We did find several first-version problems with Policy Commander, including one big one: There is only one log-on account for the product. This means that everyone who uses the system can see all the managed computers and can make any change he or she wishes to policies applied to those computers. Policy Commander administrative users can also view all reports.

Most troubling is that anyone who is logged on to Policy Commander can change the policy action from the usual "send an e-mail," an action that simply notifies Policy Commander administrators that a violation has occurred, to "enforce," which takes the much more drastic measure of making changes to the end-user system (when possible) to correct the system configuration and bring the endpoint back into compliance.

New Boundary officials said that a subsequent version of Policy Commander will include a way to create users with access restricted to groups of machines. Until then, only senior IT managers should be given access to the product.

Flowing from the single-administrator concept was an annoying if not nearly as serious problem in the GUI. We had to scroll through what seemed like several pages of policies to find the one we were looking for. Although Policy Commander does have a way to order the presentation of policies based on name or the environment to which the policy applies, we would prefer to be able to force the most commonly used policies to the top of the list. This was especially true after we took a stab at creating custom policies. Eventually, we named all our policies with a prefix of "eWEEK" so that they would sort together in the list—a reasonable but not graceful workaround.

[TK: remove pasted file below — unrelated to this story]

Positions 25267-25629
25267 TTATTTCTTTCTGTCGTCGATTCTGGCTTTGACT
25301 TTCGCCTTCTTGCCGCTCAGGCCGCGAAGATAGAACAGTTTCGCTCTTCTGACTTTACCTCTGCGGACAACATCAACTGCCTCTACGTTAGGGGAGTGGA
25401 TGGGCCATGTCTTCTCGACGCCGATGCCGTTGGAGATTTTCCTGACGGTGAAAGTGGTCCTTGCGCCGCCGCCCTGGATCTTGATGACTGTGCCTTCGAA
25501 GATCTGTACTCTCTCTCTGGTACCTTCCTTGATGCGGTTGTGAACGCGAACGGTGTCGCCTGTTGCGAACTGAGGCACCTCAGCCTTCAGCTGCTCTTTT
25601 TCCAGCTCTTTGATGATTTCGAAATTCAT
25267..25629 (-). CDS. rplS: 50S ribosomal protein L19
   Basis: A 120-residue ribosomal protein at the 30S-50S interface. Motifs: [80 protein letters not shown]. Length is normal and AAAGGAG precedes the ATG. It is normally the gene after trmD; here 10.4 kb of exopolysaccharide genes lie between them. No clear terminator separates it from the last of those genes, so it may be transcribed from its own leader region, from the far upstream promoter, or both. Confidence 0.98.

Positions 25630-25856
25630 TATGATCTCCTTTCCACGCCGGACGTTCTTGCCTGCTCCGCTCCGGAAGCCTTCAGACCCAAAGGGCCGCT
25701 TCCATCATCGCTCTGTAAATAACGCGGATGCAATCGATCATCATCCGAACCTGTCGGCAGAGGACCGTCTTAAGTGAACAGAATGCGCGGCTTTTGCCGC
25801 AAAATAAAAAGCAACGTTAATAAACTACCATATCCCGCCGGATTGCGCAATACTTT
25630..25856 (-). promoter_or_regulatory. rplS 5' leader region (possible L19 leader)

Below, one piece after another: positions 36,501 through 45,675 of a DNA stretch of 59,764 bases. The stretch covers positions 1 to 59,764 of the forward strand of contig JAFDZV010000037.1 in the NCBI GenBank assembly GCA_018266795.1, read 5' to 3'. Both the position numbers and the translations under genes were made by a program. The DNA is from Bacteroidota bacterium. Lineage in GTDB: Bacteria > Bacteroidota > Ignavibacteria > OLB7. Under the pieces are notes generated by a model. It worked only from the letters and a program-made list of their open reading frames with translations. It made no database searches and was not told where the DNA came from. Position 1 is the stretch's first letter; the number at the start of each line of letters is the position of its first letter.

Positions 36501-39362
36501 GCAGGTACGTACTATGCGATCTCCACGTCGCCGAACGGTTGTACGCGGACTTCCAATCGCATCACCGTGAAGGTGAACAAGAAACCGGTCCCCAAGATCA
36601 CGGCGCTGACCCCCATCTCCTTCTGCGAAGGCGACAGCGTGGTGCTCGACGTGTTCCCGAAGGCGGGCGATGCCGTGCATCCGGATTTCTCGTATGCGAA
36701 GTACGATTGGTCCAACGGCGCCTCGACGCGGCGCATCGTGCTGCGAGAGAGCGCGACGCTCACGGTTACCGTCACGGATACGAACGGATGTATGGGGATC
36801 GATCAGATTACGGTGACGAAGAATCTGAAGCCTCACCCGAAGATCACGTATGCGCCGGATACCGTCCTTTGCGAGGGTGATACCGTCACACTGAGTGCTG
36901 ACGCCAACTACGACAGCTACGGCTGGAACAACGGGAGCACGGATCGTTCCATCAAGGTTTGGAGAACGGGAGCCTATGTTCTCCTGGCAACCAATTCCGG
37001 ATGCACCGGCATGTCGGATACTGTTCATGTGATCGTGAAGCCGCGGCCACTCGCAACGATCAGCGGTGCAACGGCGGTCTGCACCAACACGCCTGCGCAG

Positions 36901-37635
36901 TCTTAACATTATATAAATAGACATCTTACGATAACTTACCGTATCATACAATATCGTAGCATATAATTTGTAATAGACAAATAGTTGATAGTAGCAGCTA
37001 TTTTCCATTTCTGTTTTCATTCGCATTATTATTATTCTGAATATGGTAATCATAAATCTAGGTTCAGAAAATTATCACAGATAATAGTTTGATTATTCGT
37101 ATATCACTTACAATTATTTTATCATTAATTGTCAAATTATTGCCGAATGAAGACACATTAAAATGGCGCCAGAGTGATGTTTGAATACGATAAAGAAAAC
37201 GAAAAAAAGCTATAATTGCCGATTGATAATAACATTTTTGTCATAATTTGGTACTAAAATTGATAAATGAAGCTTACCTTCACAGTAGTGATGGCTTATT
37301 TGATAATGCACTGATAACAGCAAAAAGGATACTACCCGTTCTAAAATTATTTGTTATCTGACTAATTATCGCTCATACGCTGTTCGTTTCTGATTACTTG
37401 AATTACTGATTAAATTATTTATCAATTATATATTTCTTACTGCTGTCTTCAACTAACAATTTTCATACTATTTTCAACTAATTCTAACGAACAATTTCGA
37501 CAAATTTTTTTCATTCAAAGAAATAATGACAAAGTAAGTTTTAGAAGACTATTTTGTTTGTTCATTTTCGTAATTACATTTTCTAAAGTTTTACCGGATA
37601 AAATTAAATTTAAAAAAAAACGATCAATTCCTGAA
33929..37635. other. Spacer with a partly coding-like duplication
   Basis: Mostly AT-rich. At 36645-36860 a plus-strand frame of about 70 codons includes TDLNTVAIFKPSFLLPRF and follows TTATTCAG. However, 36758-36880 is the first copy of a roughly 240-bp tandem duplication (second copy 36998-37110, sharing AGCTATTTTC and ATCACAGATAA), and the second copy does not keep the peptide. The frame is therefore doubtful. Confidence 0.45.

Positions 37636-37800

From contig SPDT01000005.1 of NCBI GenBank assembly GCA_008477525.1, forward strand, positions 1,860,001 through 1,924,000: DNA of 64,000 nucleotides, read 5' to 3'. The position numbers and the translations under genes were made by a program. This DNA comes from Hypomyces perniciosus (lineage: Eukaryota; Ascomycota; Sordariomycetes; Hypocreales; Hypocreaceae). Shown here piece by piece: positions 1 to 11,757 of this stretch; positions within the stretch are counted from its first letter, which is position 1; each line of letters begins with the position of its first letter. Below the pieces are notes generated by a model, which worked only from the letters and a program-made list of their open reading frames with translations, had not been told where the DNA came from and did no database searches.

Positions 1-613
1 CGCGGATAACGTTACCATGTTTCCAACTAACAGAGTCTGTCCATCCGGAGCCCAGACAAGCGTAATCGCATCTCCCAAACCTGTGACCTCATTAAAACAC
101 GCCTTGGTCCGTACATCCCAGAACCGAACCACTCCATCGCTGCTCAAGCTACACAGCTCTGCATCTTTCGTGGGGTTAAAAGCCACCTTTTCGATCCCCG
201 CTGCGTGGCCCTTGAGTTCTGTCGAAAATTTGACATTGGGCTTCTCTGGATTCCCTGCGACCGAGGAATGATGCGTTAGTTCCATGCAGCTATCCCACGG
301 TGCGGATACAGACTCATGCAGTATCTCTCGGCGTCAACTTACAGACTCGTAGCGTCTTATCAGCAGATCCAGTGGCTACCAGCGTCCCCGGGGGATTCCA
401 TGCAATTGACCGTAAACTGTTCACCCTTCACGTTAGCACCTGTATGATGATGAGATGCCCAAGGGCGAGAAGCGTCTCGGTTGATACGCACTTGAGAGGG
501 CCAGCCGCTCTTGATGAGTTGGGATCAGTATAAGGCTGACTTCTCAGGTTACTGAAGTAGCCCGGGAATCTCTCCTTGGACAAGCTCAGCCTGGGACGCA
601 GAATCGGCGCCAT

We got detailed reports when the agent detected unallowed actions. New Boundary officials suggest that policies be started off in a "no action" mode so that IT staffers get used to the kinds of changes users are making. After a suitable test period, the length of which will vary depending on the organization, policies should be changed to "enforce" mode.

Next page: Evaluation Shortlist: Related Products.

Cameron Sturdevant Cameron Sturdevant has been with the Labs since 1997, and before that paid his IT management dues at a software publishing firm working with several Fortune 100 companies. Cameron also spent two years with a database development firm, integrating applications with mainframe legacy programs. Cameron's areas of expertise include virtual and physical IT infrastructure, cloud computing, enterprise networking and mobility, with a focus on Android in the enterprise. In addition to reviews, Cameron has covered monolithic enterprise management systems throughout their lifecycles, providing the eWEEK reader with all-important history and context. Cameron takes special care in cultivating his IT manager contacts, to ensure that his reviews and analysis are grounded in real-world concern. Cameron is a regular speaker at Ziff-Davis Enterprise online and face-to-face events. Follow Cameron on Twitter at csturdevant, or reach him by email at csturdevant@eweek.com.